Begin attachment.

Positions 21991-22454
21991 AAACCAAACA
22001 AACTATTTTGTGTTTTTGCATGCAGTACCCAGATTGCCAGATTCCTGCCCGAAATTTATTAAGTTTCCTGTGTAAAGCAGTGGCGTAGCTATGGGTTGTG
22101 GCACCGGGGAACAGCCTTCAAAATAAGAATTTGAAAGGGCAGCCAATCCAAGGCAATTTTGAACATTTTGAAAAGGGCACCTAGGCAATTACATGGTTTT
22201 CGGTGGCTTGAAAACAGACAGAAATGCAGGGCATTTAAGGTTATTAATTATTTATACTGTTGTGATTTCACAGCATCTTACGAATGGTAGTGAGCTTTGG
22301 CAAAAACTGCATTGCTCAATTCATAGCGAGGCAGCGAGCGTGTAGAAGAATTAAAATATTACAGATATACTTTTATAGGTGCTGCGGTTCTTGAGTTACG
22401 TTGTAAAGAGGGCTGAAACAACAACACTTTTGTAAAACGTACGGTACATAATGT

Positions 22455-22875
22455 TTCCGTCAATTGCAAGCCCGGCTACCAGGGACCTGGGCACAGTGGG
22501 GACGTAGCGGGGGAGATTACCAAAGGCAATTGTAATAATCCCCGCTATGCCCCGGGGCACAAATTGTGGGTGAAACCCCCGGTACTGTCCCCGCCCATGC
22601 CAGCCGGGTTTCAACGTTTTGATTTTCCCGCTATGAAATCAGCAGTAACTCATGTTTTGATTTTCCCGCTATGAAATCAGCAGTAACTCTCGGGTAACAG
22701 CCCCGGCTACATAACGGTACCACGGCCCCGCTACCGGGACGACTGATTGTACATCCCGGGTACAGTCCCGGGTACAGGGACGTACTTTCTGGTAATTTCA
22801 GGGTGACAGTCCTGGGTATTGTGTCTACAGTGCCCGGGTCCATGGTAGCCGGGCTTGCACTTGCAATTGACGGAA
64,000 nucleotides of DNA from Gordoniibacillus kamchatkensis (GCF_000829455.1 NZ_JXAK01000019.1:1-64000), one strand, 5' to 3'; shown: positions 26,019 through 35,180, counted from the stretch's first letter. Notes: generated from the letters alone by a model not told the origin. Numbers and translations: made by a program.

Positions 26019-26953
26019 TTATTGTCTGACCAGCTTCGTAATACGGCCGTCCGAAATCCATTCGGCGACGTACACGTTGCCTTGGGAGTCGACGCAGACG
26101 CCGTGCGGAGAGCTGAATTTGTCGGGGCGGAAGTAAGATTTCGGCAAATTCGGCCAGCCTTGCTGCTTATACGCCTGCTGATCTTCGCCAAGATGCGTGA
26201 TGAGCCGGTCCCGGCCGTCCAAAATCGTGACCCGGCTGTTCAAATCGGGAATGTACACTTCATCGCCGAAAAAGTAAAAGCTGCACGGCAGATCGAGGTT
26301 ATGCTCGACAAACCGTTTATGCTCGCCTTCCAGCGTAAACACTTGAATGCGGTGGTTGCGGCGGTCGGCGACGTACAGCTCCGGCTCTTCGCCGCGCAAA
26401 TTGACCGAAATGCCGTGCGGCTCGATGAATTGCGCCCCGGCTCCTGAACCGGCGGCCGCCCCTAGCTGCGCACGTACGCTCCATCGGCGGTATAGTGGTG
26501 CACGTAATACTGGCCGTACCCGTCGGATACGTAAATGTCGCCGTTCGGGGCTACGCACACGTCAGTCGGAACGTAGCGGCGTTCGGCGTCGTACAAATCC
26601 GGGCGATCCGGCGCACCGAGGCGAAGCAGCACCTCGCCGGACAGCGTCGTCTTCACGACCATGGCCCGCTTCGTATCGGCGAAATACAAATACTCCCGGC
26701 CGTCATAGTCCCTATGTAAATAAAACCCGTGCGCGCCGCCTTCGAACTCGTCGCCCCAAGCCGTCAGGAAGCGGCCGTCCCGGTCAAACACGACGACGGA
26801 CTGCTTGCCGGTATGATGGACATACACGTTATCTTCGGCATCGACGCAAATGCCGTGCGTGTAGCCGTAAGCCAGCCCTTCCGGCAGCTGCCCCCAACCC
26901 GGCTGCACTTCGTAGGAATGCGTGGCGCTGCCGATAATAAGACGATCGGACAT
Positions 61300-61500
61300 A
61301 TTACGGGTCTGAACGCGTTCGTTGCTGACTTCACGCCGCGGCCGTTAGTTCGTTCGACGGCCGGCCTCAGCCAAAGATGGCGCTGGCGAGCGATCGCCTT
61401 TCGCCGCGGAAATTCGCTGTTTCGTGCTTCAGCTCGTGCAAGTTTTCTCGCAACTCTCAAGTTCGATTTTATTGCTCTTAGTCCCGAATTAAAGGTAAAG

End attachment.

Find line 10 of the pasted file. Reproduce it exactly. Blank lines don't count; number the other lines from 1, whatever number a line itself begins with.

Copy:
22501 GACGTAGCGGGGGAGATTACCAAAGGCAATTGTAATAATCCCCGCTATGCCCCGGGGCACAAATTGTGGGTGAAACCCCCGGTACTGTCCCCGCCCATGC